In a win-now bowl, the loser faces a bleak future that is rapidly coming

In The Win-now Bowl, The Loser Faces A Fast-approaching, Not-so-bright…

The Rams and Buccaneers have been acting as if they’re LeBron James and have just arrived in Los Angeles for the past two years. While the Bucs signed their big-name quarterback, the Rams refinanced their future by trading for Matthew Stafford.

Whether it’s an aging quarterback who will ultimately fall off or a future without draft resources, these teams are reaching the end of their current incarnations. For the past decade, Tom Brady has been in win-now mode, and the Buccaneers have joined him. After owner Stan Kroenke suddenly rediscovered his checkbook after the team’s transfer from St. Louis, the Rams have taken a similar method.

They’ve targeted brilliant but troublesome wide receivers — Odell Beckham Jr. appears to be working out, while Antonio Brown has walked out. They’ve signed defensive players to big, perhaps reckless contracts, like Aaron Donald and Shaq Barrett.

And both are attempting to fill in the roster gaps with big, broken down names – Eric Weddle came out of retirement to play 19 snaps for the Rams against Arizona, while Richard Sherman of the Bucs is now demoted to a glorified coach after an injury terminated his on-field season.

The number of ring chasers a team signs now indicates how serious they are about winning. (*cough* Lakers, *cough* Nets) Ndamukong Suh even went from being a ring chaser with the Los Angeles Rams to become a ring winner in Tampa.

The Rams front management and coach Sean McVay bought Stafford exclusively to win a Super Bowl, something they couldn’t do with Jared Goff when they met Brady in New England. Von Miller had a ring, so he’s not technically a ring chaser, but I’m at the point where you’re a ring chaser if you’re rushing from buffet to buffet like an insatiable child.

Brady’s only objective in life is to play as long as he can, and he’ll sign any player and hire any trainer to help him attain football immortality, regardless of the blood oath he takes. His skull would implode if he had to choose between Brown and Alex Guerrero. When was the last time he ate meals that ordinary folks ate? 2011?

When this hedonistic approach catches up with these franchises, how long will it take before they’re good again? The Rams and Buccaneers last clashed in the NFC Championship Game in 1980 and 2000, so if history is any guide, we won’t see another Buccaneers-Rams playoff matchup until around 2040.

With important matchups between the 49ers and Cowboys, the 49ers and Packers, the Chiefs and Bills, and now this game, this playoffs has felt like a flashback to the 1990s/early 2000s. Despite the fact that there was only one Super Bowl contest in 2000, anything the Greatest Show on Turf performed during their run strikes out as being so spontaneous and entertaining.

The Bucs’ nucleus — Warren Sapp, Derrick Brooks, John Lynch, and others — went on to earn a ring after losing to St. Louis, but the team, like the Rams, struggled to replicate their success once those championship players moved on. Who knows when the current crop of stars for each team will expire, but most are at least halfway through, if not further along, in their NFL careers.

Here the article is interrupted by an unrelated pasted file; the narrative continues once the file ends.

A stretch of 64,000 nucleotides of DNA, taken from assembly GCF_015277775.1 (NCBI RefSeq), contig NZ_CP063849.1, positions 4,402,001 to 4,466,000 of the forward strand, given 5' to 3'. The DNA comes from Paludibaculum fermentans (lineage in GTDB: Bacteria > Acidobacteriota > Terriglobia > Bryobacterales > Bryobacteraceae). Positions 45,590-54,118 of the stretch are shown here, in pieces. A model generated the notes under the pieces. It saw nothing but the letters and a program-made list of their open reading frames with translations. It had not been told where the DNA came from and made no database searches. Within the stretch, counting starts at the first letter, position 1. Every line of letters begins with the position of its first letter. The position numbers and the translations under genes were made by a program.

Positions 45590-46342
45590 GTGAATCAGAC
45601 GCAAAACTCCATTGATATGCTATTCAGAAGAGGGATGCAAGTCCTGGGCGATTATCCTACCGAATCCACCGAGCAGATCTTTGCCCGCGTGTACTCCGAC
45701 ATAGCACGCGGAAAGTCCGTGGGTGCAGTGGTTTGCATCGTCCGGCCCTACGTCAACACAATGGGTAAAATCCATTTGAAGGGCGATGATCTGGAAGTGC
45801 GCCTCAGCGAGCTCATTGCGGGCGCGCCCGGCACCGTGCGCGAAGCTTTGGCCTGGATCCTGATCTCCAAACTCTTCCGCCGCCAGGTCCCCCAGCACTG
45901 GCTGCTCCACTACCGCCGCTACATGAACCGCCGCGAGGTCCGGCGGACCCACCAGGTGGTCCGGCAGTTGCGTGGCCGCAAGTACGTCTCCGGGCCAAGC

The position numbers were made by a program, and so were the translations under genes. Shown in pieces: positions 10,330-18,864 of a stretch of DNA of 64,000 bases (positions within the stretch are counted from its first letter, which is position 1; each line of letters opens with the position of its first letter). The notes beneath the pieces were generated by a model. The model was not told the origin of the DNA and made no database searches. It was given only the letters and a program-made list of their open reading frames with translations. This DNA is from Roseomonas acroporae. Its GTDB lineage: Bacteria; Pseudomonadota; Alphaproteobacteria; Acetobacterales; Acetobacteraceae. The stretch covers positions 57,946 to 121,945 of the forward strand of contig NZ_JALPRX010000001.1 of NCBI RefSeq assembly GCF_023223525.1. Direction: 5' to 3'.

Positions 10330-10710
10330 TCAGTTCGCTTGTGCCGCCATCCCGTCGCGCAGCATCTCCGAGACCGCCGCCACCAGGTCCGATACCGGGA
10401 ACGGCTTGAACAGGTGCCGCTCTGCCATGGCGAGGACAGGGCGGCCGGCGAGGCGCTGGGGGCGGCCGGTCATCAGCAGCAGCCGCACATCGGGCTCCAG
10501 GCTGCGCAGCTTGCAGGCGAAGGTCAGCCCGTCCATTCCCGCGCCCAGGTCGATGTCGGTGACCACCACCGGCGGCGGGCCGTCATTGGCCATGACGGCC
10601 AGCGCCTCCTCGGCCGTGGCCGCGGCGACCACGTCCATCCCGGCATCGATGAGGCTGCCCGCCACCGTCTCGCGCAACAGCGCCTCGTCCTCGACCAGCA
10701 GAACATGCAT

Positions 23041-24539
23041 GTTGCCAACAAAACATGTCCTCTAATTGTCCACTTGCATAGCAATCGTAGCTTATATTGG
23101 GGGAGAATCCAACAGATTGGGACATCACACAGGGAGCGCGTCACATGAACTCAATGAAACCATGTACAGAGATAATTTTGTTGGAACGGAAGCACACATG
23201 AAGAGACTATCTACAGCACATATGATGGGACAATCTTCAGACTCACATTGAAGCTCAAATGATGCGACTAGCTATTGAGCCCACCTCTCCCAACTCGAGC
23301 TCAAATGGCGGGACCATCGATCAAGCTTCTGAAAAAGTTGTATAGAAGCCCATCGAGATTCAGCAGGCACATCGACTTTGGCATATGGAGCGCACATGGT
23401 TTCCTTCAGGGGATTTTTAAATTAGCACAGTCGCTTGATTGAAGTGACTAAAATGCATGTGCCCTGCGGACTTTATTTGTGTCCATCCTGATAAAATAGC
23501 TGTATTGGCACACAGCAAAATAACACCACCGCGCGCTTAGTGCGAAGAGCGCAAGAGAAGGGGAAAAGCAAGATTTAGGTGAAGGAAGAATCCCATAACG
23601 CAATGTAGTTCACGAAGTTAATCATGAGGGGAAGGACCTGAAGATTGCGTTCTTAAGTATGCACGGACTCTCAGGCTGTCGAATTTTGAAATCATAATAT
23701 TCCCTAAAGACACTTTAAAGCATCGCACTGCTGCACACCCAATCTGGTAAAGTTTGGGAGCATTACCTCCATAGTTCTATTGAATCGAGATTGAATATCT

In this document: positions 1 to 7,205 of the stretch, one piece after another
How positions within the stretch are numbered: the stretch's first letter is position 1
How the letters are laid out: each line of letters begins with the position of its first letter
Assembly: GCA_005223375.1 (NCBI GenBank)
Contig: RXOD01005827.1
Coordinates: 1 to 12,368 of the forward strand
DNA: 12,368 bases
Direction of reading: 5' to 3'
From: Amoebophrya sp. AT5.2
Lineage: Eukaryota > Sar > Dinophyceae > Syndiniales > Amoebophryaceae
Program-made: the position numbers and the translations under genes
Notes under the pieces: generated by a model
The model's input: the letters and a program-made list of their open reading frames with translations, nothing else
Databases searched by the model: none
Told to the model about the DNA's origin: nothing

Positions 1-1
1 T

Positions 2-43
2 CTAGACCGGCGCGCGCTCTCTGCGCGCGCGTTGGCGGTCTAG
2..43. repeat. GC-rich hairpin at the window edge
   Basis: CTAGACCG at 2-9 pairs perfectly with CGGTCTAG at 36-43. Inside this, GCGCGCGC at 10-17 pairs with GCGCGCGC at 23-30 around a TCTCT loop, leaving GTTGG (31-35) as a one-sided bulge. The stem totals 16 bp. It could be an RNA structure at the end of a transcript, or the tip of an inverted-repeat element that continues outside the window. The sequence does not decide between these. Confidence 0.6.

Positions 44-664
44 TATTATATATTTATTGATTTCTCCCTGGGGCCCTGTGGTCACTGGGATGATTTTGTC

The win at all costs strategy worked for the Broncos and Peyton Manning, the Buccaneers and Tom Brady, the Rams are attempting to make it work with Stafford, and it appears that more teams will try it as they try to sway Russell Wilson and Aaron Rodgers with talented wide receivers, carte blanche offers, and playoff-ready defenses.

It’s understandable to cling to the last vestiges of a great quarterback’s career, but I’m not convinced Stafford qualifies. If the Rams do manage to win a championship with him, it will only encourage other teams to take similar chances on excellent players stuck in a poor circumstance who may not be great. Brady and Manning are the best-case situations for such a move, but Brett Favre and Phillip Rivers are the worst-case scenarios.

Because those teams didn’t go to the same lengths as L.A. to get Rivers and Favre, one of these bets hasn’t yet blown up a franchise, but it may in the future. There’s a part of me that wants to see one of these franchises go boom like the Hindenberg, the NFL fandom lobe of my brain that’s been vacant since the Rams left St. Louis.

Could Stafford snag a couple of early interceptions and obliterate McVay’s and the Rams’ hastily devised schemes? Abso-fucking-lutely. Nothing would make me happier than if Kroenke’s shopping spree turned out to be a waste of money. I mean, I’d be just as happy to see Brady finish a postseason with a couple of broken iPads and a pouty expression, but they already have a ring.

Regardless, I’m not sure who I want to lose more, but I do know that one of these win-now teams will lose now and be primed for the post-LeBron era. Cleveland and Miami are well aware of this, which makes me happy.

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